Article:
Why can’t dairies sell milk to China?


It takes a bureaucracy to fail to make these connections. California has a surplus of milk. China has a great hankering for cheese. What could be simpler?

But the state’s business-unfriendly climate, environmental regulations and sheer intransigence will more likely drive many of those milk producers out of business before they’re able to respond to a real market opportunity across the Pacific.

“A growing demand for milk and cheese in China has the potential to bring California’s beleaguered dairy industry back to life — and with it, renewed concern about its damaging effects on the environment,” says the Berkeley-based Center for Investigative Reporting. “As China’s middle class grows, so does its penchant for dairy products such as milk, cheese and yogurt.”

According to the California Milk Advisory Board, that’s a good thing.

“Many people in the industry believe we make too much milk,” board Ross Christieson told PBS. “My view is, we don’t make enough milk here in California. If you take a global view of the international dairy market, there’s actually a shortage of milk around the world. We know a lot of these markets in China will grow 10- or 20-fold over the next few decades. By being there now, we can be at the start of that growth and we can capture that growth in the early stage.”

But lawmakers and regulators in Sacramental aren’t so sure. They control the price of milk in that state, which means milk producers have had to absorb a recent increase in the price of grain in cattle feed. The producers’ only option is to offset the increased expense with volume — by increasing production.

That’s where lawmakers and environmental regulators come in. They want the dairies to produce less.

“Critics and scientists point to studies showing the dairy industry, with roughly 1.8 million cows, is the single largest contributor of smog-forming volatile organic compounds in the (San Joaquin) valley’s already-polluted air,” the Center for Investigative Reporting says. “Government and academic research indicates that gases emitted from fermented feed, cows and cow waste combine with other free-floating particles in the atmosphere to form smog. The dairies also have been implicated in the pollution of groundwater.”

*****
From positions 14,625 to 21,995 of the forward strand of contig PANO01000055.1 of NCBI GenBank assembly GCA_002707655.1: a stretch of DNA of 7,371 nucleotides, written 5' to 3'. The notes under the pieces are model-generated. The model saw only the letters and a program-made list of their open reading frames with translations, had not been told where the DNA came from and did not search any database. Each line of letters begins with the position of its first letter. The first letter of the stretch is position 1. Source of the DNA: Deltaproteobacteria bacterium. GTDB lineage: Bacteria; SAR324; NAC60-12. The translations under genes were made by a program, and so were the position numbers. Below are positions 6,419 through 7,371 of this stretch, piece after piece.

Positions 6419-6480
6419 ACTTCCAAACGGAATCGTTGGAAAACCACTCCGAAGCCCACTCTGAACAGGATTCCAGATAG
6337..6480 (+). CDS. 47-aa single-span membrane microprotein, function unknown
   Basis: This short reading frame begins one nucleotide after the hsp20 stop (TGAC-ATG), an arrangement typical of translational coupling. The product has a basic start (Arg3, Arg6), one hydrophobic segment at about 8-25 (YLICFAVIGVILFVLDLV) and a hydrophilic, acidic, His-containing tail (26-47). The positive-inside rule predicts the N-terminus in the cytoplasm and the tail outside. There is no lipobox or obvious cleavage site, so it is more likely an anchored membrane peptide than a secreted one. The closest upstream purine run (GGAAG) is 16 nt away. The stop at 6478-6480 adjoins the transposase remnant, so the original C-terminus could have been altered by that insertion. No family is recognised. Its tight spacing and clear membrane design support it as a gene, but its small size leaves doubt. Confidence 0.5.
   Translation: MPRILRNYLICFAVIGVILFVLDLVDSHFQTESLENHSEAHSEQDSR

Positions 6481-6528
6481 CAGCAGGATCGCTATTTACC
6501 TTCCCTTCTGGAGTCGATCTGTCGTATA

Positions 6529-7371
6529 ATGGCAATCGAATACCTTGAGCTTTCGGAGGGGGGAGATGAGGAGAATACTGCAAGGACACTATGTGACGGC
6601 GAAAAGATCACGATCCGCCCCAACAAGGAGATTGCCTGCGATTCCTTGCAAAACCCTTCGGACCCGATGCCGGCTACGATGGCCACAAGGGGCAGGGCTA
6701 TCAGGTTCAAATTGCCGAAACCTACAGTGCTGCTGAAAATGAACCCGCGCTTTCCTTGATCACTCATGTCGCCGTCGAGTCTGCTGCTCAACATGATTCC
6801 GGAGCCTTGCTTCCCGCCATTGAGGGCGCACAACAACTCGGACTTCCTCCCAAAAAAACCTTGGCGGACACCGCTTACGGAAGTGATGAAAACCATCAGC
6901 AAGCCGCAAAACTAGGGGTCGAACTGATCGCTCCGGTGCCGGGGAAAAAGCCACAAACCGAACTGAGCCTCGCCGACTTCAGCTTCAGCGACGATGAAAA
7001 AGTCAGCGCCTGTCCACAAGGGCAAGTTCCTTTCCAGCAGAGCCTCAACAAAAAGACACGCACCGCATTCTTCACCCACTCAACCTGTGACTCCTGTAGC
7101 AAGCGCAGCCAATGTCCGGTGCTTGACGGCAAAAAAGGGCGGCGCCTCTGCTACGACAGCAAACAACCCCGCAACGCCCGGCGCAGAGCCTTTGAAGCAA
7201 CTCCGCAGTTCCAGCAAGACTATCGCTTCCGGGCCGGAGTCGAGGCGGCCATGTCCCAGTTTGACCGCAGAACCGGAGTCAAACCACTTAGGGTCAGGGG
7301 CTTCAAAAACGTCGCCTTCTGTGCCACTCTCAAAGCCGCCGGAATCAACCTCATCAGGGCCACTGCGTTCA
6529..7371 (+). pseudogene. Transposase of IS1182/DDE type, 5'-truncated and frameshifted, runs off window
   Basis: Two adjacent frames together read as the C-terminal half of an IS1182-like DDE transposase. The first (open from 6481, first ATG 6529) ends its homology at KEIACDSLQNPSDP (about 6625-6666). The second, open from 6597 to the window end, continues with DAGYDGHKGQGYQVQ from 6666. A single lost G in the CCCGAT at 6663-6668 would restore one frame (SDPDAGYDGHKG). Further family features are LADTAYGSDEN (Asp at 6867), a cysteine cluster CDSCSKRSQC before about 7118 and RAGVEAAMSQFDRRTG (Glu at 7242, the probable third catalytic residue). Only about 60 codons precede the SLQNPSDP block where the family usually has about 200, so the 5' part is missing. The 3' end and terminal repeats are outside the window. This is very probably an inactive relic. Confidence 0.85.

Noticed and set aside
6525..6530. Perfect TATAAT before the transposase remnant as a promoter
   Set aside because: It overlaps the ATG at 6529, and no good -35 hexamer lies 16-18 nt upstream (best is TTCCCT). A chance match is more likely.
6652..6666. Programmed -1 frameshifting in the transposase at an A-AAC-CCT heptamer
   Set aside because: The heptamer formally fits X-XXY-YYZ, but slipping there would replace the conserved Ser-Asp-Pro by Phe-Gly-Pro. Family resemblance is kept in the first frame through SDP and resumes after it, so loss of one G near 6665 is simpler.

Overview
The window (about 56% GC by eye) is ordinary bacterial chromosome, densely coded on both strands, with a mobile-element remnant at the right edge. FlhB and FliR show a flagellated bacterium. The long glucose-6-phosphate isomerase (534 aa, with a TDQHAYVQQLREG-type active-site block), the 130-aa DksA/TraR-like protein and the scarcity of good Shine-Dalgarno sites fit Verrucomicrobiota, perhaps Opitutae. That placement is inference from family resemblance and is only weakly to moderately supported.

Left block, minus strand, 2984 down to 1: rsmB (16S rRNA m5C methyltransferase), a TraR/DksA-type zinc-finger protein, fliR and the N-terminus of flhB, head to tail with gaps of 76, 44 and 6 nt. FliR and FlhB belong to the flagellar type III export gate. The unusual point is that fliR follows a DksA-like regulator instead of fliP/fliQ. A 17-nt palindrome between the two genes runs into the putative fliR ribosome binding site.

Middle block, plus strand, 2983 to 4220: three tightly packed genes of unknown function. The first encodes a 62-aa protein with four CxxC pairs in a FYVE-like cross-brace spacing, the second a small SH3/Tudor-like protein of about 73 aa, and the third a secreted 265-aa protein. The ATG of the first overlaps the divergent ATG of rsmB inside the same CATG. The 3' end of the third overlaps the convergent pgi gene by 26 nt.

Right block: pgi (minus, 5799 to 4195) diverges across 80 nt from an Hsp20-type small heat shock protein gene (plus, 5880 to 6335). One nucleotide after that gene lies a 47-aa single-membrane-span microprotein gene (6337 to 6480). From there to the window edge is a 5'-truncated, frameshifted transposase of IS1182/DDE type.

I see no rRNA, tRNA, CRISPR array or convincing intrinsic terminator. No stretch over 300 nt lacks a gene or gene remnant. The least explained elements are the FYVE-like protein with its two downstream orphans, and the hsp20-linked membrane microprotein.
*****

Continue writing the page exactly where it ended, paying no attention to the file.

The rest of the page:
Although dairies are working to improve that (and indeed, a United Nations study says California dairies lead the world in sustainable methods), environmentalists say they should be further restricted.

Environmental lawyer Brent Newell told PBS that “continuing to produce milk to put on a ship and ship across the Pacific Ocean to China to satisfy some kind of growing demand in China for dairy products really makes no sense at all.”

But it makes perfect sense — if we simply let the markets work.

First, price controls on food, particularly food for export, pervert the market and lead to unintended consequences (such as bigger dairies). California should lift price controls.

Second, barriers to selling milk to China should be lifted. Suppliers will respond to demand — that’s how it works.

If California wants to become competitive again, it must loosen its bureaucratic grip on markets.

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